# ELECTROMAGNETS 4.6C Demonstrate that electricity travels in a closed path creating an electrical circuit and explore an electromagnetic field.

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ELECTROMAGNETS 4.6C Demonstrate that electricity travels in a closed path creating an electrical circuit and explore an electromagnetic field.

Building an Electromagnet
I was thinking about a big old junkyard crane that I once saw. The crane used a big magnet to lift cars and put them on train cars. The crane operator could turn the magnet on and off! Could you make a model junkyard magnet that turns on and off? Building an Electromagnet

Magnetic Interactions
Let’s review magnetic interactions. 1st let’s pour these small washers into one of the wells on a circuit base. Then we’ll use a magnet, a steel rivet, and the washers to demonstrate. After each discuss. a. Use a doughnut-shaped permanent magnet to pick up the washers and move them to the opposite well. You can’t turn off! b. Use the magnet to pick up the rivet. The rivet sticks because it’s steel. c. Use the rivet stuck to the magnet to pick up the washers. Magnetism is induced in the rivet by the magnet, and you can’t turn it off without removing the magnet. d. Try to use the rivet by itself to pick up the washers. No washers stick to it because it’s not a magnet! Magnetic Interactions

We know that a magnetic field surrounds a magnet, but I wonder if there are other magnetic fields. What could you use to detect a magnetic field? What about a compass? ***Any movement from the compass means it detects a magnetic field. How can you turn a steel rivet into a magnet that turns on and off? Let’s Explore!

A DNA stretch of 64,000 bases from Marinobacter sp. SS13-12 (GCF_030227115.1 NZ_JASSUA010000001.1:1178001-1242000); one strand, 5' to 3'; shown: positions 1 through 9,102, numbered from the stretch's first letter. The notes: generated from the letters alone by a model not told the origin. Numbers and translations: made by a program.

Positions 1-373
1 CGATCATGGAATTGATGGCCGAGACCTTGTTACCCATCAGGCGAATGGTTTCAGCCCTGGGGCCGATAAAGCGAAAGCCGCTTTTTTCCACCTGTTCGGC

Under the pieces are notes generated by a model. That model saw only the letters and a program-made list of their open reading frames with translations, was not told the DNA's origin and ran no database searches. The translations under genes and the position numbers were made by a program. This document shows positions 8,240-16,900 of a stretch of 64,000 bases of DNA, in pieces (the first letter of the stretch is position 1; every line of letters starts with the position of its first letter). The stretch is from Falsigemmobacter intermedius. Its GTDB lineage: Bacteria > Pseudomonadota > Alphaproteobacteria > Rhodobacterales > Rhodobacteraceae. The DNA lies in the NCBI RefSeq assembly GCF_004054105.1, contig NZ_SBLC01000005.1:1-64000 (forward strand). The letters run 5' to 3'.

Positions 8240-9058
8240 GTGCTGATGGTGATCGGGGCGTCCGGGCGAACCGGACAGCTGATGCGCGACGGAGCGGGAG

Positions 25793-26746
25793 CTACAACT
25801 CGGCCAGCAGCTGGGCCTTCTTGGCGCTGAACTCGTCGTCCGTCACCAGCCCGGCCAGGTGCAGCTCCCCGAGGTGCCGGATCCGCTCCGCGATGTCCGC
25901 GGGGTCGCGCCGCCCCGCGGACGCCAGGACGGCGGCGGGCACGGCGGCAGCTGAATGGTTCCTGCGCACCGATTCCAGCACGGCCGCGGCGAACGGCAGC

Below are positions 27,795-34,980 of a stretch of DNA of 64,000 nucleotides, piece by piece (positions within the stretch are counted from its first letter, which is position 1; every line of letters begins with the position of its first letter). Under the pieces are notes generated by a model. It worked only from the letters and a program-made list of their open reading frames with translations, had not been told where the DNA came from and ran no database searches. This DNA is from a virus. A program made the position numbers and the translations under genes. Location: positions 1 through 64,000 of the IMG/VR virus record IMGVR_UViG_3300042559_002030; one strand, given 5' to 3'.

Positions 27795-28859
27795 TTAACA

Design Electromagnets:
This is a steel rivet, but it isn’t a magnet. Groups come get: 1 Rivet 1 Wire 1 Circuit Base 1 Switch 1 cup of small washers Design Electromagnets: You will work with your small group to create a model junkyard that turns on and off. Electromagnets

Let’s Share! How did you make a magnet that could turn on and off?
The wire must be wrapped around the rivet the same # of winds. Wind the wire between the 1st rubber washer and the head of the rivet. The wire must be in a circuit with a switch and a D-Cell. Pick up the washers on the head of the rivet. The rivet is a magnet only while the circuit is closed. What can you do to make it stronger and pick up more washers? Let’s Share!

Electromagnet: is a magnet made using the flow of electricity through an insulated wire to produce a magnetic field. The magnetic field is stronger when you wrap the wire around a piece of iron or steel, which becomes a temporary magnet. We call the piece of iron/steel the core. The wrapped wire is called the coil. Draw your electromagnet. (Make sure you draw it big enough to label.) Label the components on the drawing and tell the function of each: The Switch, wire, steel rivet, and the D-Cell Let’s Draw and Label

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